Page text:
Evolution of Senior Design Program Reflects Growing Support UT Dallas in the Community
Increased corporate support continues driving UTDesign, the Erik Jonsson School of Engineering and Computer Science’s award-winning senior design program. In turn, that support—combined with a new design studio—is elevating student enthusiasm.
Students assigned to the eBike project sponsored by Texas Instruments work in a secured project room.
By harnessing the skills and energy of engineering and computer science students, UTDesign partner companies receive creative solutions to real-life projects and full ownership of the results. Student teams work under the guidance of faculty advisors and have regular contact with industry mentors.
“Networking within the UT Dallas senior design program has enabled my company to reach specific goals within a short range of time given my available resources,” said Trey Kasling, founder and CEO of Kasling Aircraft Co. “Students were exposed to real-world problems and delivered an exceptional prototype.” Kasling now employs three individuals who first worked with the company through UTDesign projects.
By dealing with initial concepts on through project fruition, the situations provide a very realistic experience, said Rod Wetterskog, UTDesign program coordinator and assistant dean of corporate relations for the Jonsson School. Students are able to apply learned skill sets to actual problems while experiencing the accompanying business and stress elements.
“UTDesign has exceeded my expectations,” said Dr. Mark W. Spong, dean of the Jonsson School and founder of the program. “The fact that most of our corporate sponsors are repeat customers speaks to the quality of our students and this program. The opportunity to work as a team in solving real business problems is ideal preparation for life after graduation. It is not uncommon for students to receive job offers from their corporate sponsors at the end of the semester. There is no stronger endorsement.”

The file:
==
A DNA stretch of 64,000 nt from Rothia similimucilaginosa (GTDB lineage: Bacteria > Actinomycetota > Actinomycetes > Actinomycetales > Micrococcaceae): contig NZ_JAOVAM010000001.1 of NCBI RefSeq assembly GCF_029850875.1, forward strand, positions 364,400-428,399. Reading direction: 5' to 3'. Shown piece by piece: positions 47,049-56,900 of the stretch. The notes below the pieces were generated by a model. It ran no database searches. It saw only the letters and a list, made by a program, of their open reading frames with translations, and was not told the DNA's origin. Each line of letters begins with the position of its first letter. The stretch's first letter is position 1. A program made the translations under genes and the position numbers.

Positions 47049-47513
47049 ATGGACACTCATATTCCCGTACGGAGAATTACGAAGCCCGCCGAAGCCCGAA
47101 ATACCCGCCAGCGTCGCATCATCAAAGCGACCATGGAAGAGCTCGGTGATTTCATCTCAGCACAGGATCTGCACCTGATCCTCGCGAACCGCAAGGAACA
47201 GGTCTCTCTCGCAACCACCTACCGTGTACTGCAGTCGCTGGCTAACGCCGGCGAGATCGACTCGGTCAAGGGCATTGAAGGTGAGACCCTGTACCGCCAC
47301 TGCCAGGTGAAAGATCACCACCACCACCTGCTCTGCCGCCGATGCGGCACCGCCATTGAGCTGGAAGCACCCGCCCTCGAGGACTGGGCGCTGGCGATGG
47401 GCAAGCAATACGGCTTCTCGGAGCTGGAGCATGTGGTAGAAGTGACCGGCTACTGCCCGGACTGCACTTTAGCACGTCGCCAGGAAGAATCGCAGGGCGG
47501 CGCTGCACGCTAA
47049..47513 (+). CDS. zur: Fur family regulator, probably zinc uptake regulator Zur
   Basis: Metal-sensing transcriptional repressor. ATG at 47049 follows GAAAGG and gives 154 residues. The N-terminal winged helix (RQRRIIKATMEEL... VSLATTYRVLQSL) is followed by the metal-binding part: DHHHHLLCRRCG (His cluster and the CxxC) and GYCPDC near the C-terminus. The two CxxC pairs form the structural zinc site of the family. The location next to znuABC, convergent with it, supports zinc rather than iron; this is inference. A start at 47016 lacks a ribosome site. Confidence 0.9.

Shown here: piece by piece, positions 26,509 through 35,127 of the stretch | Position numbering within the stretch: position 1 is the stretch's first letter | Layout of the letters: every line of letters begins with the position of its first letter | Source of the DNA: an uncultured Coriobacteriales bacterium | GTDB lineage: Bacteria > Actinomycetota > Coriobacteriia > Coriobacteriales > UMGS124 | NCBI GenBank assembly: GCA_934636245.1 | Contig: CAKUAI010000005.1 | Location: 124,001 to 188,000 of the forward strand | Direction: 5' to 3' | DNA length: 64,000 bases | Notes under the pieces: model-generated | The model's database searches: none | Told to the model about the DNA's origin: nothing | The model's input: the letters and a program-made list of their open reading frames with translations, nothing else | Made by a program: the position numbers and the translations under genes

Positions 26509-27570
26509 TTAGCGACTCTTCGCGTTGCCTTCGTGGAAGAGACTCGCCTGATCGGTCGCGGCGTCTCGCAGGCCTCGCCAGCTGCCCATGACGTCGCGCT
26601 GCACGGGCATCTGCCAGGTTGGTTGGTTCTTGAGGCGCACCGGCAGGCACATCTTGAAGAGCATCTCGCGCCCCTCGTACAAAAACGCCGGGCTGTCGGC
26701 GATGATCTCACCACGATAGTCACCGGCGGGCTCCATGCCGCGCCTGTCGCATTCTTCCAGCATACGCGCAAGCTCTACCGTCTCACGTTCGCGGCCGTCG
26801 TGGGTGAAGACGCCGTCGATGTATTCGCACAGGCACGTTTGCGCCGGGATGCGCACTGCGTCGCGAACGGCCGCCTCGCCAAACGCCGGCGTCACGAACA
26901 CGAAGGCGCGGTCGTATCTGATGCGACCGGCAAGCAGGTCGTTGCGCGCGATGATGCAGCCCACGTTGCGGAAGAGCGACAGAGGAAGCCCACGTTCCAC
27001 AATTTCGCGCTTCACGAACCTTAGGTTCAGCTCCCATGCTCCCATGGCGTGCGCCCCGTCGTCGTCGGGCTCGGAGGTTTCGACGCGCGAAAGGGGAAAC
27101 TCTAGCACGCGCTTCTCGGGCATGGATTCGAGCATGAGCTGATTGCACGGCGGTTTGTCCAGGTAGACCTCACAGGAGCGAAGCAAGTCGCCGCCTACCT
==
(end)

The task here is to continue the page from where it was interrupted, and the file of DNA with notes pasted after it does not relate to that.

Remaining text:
Since UTDesign’s inception in 2009, corporate involvement has grown from just six projects to more than 40 multidisciplinary projects in computer science and computer, electrical, software, telecommunications and mechanical engineering each semester. UTDesign also collaborates with students from the Naveen Jindal School of Management and the Arts and Technology program. The growth required a recent expansion into a larger studio space in the Synergy Park North building. At more than 30,000 square feet, the studio is one of the largest in the country, say program leaders. The space houses 29 project stations, which can be expanded to 56, and includes a computer lab, machine shop, seven conference rooms, five secured project lab rooms, a seminar room and more than $550,000 in state-of-the- art equipment donated by local companies.
Corporations that sponsored equipment for the new studio include Agilent Technologies, Cisco, HP, MSC Industrial Supply Co., National Instruments, Newark, PTC, Stratasys and Texas Instruments. Equipment donations ranged from a 3-D printer provided by Stratasys to the first inventory vending machine operated by a tablet and created by MSC. UTDesign partners such as Intuit and National Instruments are further investing in the program by providing students with additional training and external resources.
“Companies—some that participate every semester—are investing in UTDesign not just for intellectual property, but because they feel compelled to give more based on great returns on previous investments and because they’re committed to the educational process,” Wetterskog said. Learn more about corporate involvement and the program at www.utdallas.edu/utdesign.